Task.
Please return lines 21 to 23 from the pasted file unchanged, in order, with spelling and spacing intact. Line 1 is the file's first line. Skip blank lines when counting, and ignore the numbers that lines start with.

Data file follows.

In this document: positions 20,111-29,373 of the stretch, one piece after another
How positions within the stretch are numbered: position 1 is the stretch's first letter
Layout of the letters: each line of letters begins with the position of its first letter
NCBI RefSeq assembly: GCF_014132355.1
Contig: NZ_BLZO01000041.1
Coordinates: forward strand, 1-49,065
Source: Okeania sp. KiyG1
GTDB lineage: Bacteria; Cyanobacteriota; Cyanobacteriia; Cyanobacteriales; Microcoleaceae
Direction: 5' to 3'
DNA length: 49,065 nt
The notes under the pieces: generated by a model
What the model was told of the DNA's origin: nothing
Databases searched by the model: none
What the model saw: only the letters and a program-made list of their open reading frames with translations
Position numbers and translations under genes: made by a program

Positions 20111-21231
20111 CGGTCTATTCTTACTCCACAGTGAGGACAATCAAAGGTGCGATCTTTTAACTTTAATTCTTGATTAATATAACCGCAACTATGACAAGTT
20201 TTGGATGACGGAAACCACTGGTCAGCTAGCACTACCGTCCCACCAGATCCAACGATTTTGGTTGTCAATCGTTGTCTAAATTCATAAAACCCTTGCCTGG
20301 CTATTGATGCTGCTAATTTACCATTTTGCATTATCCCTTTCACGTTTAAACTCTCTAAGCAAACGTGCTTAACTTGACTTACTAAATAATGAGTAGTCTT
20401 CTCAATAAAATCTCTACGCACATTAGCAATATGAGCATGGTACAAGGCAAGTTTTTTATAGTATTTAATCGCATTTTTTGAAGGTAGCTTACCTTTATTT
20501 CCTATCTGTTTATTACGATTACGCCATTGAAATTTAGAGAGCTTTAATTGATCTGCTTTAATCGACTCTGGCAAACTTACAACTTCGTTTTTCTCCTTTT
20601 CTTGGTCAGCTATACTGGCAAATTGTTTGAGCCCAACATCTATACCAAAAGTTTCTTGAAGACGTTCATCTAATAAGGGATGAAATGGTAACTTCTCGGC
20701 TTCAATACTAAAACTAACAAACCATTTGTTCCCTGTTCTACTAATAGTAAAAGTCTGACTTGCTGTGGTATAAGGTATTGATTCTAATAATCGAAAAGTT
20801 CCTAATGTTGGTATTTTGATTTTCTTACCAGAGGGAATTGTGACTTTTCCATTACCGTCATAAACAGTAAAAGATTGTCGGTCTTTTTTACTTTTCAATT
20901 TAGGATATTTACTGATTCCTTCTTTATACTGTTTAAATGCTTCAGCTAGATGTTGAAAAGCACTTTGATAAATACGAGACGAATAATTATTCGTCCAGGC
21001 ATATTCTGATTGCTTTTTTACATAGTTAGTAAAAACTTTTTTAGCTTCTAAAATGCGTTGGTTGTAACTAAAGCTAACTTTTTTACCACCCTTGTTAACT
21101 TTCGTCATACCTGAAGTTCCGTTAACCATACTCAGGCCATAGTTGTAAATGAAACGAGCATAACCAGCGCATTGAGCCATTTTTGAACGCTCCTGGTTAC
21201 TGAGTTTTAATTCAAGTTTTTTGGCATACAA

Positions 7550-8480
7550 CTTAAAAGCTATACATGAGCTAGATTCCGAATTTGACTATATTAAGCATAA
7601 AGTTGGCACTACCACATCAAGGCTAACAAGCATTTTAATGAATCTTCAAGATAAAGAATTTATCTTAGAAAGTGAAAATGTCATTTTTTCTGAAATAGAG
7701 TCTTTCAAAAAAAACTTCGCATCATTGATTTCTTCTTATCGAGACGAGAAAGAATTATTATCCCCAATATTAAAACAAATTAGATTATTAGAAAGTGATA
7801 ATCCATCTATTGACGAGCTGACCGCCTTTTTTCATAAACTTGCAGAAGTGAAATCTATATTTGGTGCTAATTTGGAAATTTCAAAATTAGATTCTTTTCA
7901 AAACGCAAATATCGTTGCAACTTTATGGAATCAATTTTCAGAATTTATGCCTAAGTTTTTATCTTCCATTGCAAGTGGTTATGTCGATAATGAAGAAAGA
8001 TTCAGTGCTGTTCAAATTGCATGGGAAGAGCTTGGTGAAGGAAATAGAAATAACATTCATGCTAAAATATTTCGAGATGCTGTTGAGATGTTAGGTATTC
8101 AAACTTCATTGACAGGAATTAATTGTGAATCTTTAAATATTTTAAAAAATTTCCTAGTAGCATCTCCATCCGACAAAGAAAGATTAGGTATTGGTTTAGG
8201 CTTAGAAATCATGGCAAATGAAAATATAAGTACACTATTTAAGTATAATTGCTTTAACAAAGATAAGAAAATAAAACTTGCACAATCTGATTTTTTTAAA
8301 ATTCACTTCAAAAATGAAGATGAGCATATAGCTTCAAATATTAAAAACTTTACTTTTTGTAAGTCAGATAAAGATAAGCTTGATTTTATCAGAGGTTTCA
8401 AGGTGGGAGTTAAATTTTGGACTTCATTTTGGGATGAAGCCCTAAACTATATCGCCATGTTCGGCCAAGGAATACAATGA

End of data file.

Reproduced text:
20501 CCTATCTGTTTATTACGATTACGCCATTGAAATTTAGAGAGCTTTAATTGATCTGCTTTAATCGACTCTGGCAAACTTACAACTTCGTTTTTCTCCTTTT
20601 CTTGGTCAGCTATACTGGCAAATTGTTTGAGCCCAACATCTATACCAAAAGTTTCTTGAAGACGTTCATCTAATAAGGGATGAAATGGTAACTTCTCGGC
20701 TTCAATACTAAAACTAACAAACCATTTGTTCCCTGTTCTACTAATAGTAAAAGTCTGACTTGCTGTGGTATAAGGTATTGATTCTAATAATCGAAAAGTT